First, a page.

large_IMG_3860.JPG

The bear is just two blocks from downtown's main thoroughfare, the 16th Street Mall. Although the Mall appears pedestrianized, pedestrians would be wise to keep a watchful eye on the large shuttle buses that careen up and down the street with alarming speed and regularity. Despite the stately and ornate buildings that lined the Mall, most of the ground level businesses were convenience stores and low end eating establishments and we didn't find much reason to hesitate as we walked southward.
large_IMG_3864d.jpglarge_IMG_3864e.jpg

At the end of the Mall we encountered Civic Center Park, which was dominated by the imposing Colorado State Capitol Building. The grayish-white granite exterior was impressively pristine in the bright winter sun and the golden dome gleamed cheerfully.
large_34cb92a0-3cc2-11ea-ac4c-8f93e9dd4815.JPGlarge_IMG_3868d.JPGlarge_IMG_3868c.JPG

In the plaza at center of the park there were so many people in small groups that at first we thought we'd stumbled on a farmer's market in the dead of winter. It turned out to be something less salutary, a large encampment of homeless people many of whom had carts piled high with their belongings. At the north end of the park we passed through the Voorhies Memorial, a neoclassical monument with a pleasing semicircular design and a fountain in front. Our tour of the neighborhood had ended almost as quickly as it had begun. I was somewhat nonplussed at how small and bland the downtown area had been compared to other American cities of similar size such as Boston or Minneapolis. Thus far Denver seemed more on a level with smaller cities like Buffalo or Orlando, not that there was necessarily anything wrong with that.
large_IMG_3875.JPGlarge_IMG_3876j.jpg

Once we'd finished with Downtown, it wasn't easy to choose another destination to visit. I hadn't found any particularly interesting neighborhoods in my research, and certainly no ethnic neighborhoods. There wasn't much in the way of eclectic stores or markets like we'd found in other cities either. Eventually we decided to visit the Denver Museum of Nature and Science, which seemed to be the best choice for young kids among Denver's museums. We spent more than an hour wandering among the wildlife dioramas on the second floor before realizing that there was a much more interesting area called Discovery Zone on the ground level. We gave the kids another hour here because they enjoyed the interactive displays much more than the static exhibits upstairs. As we left the sun was setting over the large expanse of City Park.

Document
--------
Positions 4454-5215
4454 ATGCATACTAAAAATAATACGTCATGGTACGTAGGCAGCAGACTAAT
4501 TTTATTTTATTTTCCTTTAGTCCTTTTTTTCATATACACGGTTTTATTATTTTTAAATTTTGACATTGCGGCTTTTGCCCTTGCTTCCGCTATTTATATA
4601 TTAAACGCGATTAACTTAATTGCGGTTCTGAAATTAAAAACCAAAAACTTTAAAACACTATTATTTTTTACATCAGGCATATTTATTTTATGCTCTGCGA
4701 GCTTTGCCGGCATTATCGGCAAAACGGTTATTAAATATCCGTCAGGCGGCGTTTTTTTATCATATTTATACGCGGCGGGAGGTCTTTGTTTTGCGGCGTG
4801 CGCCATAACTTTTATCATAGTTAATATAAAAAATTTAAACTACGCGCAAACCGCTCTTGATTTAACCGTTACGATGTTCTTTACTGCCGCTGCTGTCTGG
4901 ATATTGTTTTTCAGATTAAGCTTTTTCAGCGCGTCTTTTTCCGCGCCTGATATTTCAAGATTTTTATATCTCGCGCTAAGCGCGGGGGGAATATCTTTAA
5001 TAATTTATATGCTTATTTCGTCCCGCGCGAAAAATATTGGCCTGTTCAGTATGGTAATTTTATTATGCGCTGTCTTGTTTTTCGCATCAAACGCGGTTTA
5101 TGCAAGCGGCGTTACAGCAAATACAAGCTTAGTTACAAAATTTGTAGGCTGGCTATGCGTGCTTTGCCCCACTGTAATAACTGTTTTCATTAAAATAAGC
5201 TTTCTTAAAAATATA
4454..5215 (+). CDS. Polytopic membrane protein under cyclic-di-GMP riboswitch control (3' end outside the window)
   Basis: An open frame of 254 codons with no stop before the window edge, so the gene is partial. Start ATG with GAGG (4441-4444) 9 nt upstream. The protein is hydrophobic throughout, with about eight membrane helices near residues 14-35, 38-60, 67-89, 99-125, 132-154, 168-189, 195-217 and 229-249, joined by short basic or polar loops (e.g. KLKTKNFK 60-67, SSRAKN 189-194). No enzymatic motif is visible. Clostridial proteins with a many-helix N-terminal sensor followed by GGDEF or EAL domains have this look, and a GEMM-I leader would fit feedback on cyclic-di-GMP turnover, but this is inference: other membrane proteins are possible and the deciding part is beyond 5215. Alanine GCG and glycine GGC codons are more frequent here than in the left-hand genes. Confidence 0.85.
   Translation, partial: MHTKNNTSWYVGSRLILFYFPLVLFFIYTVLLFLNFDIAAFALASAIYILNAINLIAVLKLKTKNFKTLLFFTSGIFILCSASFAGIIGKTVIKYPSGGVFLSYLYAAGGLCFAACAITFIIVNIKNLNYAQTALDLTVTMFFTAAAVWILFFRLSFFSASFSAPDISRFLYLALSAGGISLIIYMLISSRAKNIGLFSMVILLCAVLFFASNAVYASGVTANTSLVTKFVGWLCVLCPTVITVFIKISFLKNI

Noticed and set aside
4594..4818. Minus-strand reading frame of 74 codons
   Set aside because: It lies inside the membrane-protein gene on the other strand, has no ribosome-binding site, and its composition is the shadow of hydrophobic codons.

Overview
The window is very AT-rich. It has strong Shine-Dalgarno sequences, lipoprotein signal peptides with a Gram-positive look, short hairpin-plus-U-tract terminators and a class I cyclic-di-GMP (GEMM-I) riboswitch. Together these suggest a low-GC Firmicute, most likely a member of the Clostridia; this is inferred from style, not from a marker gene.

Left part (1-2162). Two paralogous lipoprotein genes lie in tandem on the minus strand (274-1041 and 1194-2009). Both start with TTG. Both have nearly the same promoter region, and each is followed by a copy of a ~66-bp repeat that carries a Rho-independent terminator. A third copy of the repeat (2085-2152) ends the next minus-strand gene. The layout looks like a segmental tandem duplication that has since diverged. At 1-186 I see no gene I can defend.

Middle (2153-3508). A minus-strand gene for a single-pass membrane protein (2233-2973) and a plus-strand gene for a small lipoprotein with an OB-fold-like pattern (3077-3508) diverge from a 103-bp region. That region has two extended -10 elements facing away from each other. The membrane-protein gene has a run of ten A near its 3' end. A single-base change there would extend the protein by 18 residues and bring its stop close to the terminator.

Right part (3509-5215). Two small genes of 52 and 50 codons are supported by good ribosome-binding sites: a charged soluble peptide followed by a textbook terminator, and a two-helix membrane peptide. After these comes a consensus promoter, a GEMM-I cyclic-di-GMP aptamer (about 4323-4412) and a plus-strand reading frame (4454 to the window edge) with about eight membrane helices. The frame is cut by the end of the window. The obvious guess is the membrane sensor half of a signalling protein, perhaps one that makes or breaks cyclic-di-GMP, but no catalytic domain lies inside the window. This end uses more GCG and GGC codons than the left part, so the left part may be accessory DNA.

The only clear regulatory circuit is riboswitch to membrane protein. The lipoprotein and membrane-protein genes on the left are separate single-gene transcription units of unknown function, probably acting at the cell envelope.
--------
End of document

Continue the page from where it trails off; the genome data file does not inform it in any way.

large_IMG_3886.JPGlarge_IMG_3882.JPGlarge_IMG_3887.JPG

Denver was a little light on activities in the winter months but one area where the city seemed to be very competitive was food halls. There were several sizable ones in the central city and some other good ones in the suburbs. For our first dinner in Denver we chose The Source, a former iron foundry in a neighborhood called Five Points adjacent to Downtown. It wasn't a typical food hall in that several of the spaces were occupied by retail boutiques. The few restaurants were mostly of the sit-down variety and there was very little in the way of common area to combine purchases from different vendors. The division of the development into two disconnected spaces made each section seem somewhat threadbare and inert. We had drinks in the small central bar called Isabel while we perused the appealing menu of a restaurant called Acorn, which fortunately was just opening and permitted us a large table on the condition that we be out in less than two hours. No problem there. The food was prepared in that contemporary, farm-to-table American bistro style that's often attempted but rarely well-executed. In this case it was done very, very well and we were very pleased with our first real restaurant in Denver. I noted ruefully that we would probably have to try ten new restaurants in Miami to expect to find one meal that good. Afterwards we went to the adjoining market hall which is attached to a boutique hotel. Here we found a barbecue restaurant and some cool eclectic art. On the roof of the hotel was a stylish bar with great views over Downtown.
large_IMG_3888.JPGlarge_IMG_3888b.JPGlarge_IMG_3888c.JPG

During the night something pretty awesome happened. It snowed. To a lot of people reading this that might seem fairly mundane, but none of my kids have ever seen snow falling or freshly fallen snow. The closest they've come has been old patches of spring snow in Andorra and Norway that were dotted with sheep dung. When they woke up and saw what was going on out the window they were incredulous. It had been fifteen years for me since my last snowfall and I have to admit it looked pretty sweet. There were several inches on the ground and the snow was still coming down. It was light, powdery stuff that melted quickly when it touched our skin. For the kids the snow was pure excitement but I had other things to worry about. I'd decided not to pay threefold the price to rent an SUV after the rental company refused to guarantee me a four-wheel drive, so we had a regular front-wheel drive full size car. At least we had the mud-snow rated tires, but I felt a little guilty about having chosen the cheaper and somewhat riskier option. The car was perched atop a very steep driveway that had been easy to negotiate before, but now I had to reverse it down into the street. I carefully made sure that there weren't any cars coming our way before I backed it down, and fortunately the car didn't slip. The roads hadn't been plowed but the snow on the asphalt had already largely been churned to slush by morning traffic. It was still unnerving driving in snow again after so long. Funnily enough, I'd driven through much worse countless times in Boston during my residency with a light front-wheel drive Nissan sports car which didn't even have snow tires. I rarely thought about it being dangerous even though I'd had to dig myself out of the middle of the street more than once. Having a wife and three little kids in the car changes one's perspective on these things rather dramatically.